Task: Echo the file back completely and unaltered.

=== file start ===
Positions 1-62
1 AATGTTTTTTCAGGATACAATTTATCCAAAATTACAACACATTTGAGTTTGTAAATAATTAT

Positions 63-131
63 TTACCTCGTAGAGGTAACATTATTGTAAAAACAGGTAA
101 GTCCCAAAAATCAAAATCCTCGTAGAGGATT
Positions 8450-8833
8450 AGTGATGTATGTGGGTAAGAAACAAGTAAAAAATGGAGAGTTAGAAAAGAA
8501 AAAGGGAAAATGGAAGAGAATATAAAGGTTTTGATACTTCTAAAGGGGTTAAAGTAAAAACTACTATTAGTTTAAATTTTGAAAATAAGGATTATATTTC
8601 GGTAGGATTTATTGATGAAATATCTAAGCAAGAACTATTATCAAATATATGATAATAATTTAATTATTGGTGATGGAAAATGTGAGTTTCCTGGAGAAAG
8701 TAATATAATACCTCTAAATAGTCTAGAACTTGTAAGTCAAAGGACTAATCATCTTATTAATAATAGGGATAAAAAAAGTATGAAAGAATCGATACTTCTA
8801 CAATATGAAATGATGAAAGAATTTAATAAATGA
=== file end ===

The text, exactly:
Positions 1-62
1 AATGTTTTTTCAGGATACAATTTATCCAAAATTACAACACATTTGAGTTTGTAAATAATTAT

Positions 63-131
63 TTACCTCGTAGAGGTAACATTATTGTAAAAACAGGTAA
101 GTCCCAAAAATCAAAATCCTCGTAGAGGATT
Positions 8450-8833
8450 AGTGATGTATGTGGGTAAGAAACAAGTAAAAAATGGAGAGTTAGAAAAGAA
8501 AAAGGGAAAATGGAAGAGAATATAAAGGTTTTGATACTTCTAAAGGGGTTAAAGTAAAAACTACTATTAGTTTAAATTTTGAAAATAAGGATTATATTTC
8601 GGTAGGATTTATTGATGAAATATCTAAGCAAGAACTATTATCAAATATATGATAATAATTTAATTATTGGTGATGGAAAATGTGAGTTTCCTGGAGAAAG
8701 TAATATAATACCTCTAAATAGTCTAGAACTTGTAAGTCAAAGGACTAATCATCTTATTAATAATAGGGATAAAAAAAGTATGAAAGAATCGATACTTCTA
8801 CAATATGAAATGATGAAAGAATTTAATAAATGA